Golf tips: When and if you should hit a bunker flop-shot like Phil Mickelson

Phil Mickelson
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Phil Mickelson pulled off an incredible flop shot from a greenside bunker on Sunday. We chatted with PGA Professional Jeff Martin about when -- and if -- you should attempt such a shot.
By T.J. Auclair
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Series: Golf Buzz

Published: Monday, May 08, 2017 | 10:00 a.m.

In Sunday's final round of the Wells Fargo Championship at Eagle Point, Phil Mickelson did what he's done his entire career and absolutely dazzled us with an amazing shot from a greenside bunker at the par-4 seventh hole.

Just 321 yards in length, Mickelson nearly drove the green, but ended up just left in the bunker.

Faced with a 46-yard bunker shot, that's where Mickelson got extra creative.

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Rather than play what Johnny Miller might describe as a "chunk and run" from that position, Mickelson went way up high with a massive flop shot that he hit into a bank well past and well right of the hole, but as soon as the ball hit the green, it spun back to within inches of the cup.

And, just like that, he made a birdie.

Here's the shot:

We tracked down PGA Professional Jeff Martin, the head professional at Norton Country Club in Norton, Mass., to find out when you should play a flop shot from a bunker, if you should play such a shot and how you can pull it off.

"First off, as incredible as that shot was -- and it was amazing -- Phil had some factors going for him," Martin told "We never got to see his lie in the bunker, but based on the trajectory of the shot, it's safe to assume it was either on a slope, or in a flat spot. Because of the rain they had last week, the sand was probably compacted. The greens were soft. So, to get it there, he had to fly it all the way. It was a last resort kind of shot. He also had a nice back shelf to hit it into... but he still had to pull it off."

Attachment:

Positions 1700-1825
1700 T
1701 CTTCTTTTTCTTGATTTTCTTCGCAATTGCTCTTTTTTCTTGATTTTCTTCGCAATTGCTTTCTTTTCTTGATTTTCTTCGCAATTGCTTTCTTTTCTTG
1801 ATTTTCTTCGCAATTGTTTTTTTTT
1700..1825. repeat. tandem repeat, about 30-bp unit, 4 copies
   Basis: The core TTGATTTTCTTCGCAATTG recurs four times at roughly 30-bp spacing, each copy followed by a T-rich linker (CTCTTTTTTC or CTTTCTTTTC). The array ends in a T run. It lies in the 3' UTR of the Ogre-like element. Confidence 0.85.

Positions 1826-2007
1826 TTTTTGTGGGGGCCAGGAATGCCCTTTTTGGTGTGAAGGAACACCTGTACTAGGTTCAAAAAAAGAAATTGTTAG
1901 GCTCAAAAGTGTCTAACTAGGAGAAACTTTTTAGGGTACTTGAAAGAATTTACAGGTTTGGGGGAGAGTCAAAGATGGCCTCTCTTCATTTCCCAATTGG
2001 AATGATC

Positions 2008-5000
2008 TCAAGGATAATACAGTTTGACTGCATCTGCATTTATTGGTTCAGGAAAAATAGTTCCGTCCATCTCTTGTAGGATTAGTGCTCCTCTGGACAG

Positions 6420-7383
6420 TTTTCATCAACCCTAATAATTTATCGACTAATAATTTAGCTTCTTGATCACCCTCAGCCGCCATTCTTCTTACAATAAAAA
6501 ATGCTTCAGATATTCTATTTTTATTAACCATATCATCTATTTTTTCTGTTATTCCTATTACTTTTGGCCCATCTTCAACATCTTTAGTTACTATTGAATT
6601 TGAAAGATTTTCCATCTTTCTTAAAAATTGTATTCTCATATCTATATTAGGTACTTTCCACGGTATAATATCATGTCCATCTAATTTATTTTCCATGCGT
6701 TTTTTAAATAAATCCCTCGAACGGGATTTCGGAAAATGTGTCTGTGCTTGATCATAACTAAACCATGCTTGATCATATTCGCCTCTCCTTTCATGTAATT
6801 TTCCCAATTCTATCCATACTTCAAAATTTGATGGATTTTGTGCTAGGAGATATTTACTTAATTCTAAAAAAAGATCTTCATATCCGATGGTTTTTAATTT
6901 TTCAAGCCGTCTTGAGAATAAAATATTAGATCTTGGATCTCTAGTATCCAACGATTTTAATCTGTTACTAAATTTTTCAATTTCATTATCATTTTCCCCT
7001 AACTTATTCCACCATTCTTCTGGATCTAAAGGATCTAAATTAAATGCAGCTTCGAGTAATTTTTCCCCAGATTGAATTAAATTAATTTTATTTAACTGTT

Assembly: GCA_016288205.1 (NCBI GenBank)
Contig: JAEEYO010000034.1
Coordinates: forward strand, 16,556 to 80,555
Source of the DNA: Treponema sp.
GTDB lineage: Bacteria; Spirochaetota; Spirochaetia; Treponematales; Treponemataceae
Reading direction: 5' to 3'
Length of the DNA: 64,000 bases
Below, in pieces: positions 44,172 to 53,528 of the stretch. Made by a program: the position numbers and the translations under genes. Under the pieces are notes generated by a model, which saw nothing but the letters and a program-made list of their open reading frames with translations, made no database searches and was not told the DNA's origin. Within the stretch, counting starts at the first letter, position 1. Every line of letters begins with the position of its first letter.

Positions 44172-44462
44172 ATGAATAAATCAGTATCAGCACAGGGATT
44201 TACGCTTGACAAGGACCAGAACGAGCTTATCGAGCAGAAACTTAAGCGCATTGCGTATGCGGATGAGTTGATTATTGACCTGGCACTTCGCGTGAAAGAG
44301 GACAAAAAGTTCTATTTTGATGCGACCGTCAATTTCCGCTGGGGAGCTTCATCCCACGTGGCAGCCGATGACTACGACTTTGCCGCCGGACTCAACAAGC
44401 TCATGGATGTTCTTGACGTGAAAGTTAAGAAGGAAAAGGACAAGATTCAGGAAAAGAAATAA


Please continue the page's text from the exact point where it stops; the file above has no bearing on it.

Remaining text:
And that's exactly what he did. Expertly.

"Nothing Phil does should surprise us anymore. He's that good," Martin said. "John Q amateur probably shouldn't try that shot though. There's just too much going on that can go wrong. Why take less club and swing that hard when you can take more club and swing like a normal bunker shot? Hit a gap-wedge or sand-wedge easy from that spot instead of trying to dial up a perfect lob shot. Don't force it."

Martin said it's important to study your lie first and foremost. If the bunker is compacted, the shot is going to come out quicker, whereas if you find yourself in some fluffy stuff, it's going to be slower.

"On those longer shots like Phil hit, I would suggest taking a little more club, set up the same as you would for a normal bunker shot -- open stance, open clubface, use the bounce of the club and splash it out," Martin said. "You need to read that lie too since it's going to determine what you can do."

The biggest issue with bunker shots that Martin sees with most amateurs has to do with trust.

They're afraid, he said, to open the clubface, trust the bounce and let the club slide through the sand.

"Instead, people dig that leading edge into the sand and there's no follow through," Martin said. "When that happens, guess what? You're back to square one because the ball is staying in that bunker. Use the bounce of the club. That's why it's there. Get the ball forward in your stance -- more toward your left heel than center. Trust your swing and, just like every shot, face your target when you're done. Too many people stop and stuff the club into the ground and the ball stays right there."

T.J. Auclair is a Senior Interactive Producer for and has covered professional golf since 1998, traveling to over 60 major championships. You can follow him on Twitter, @tjauclair.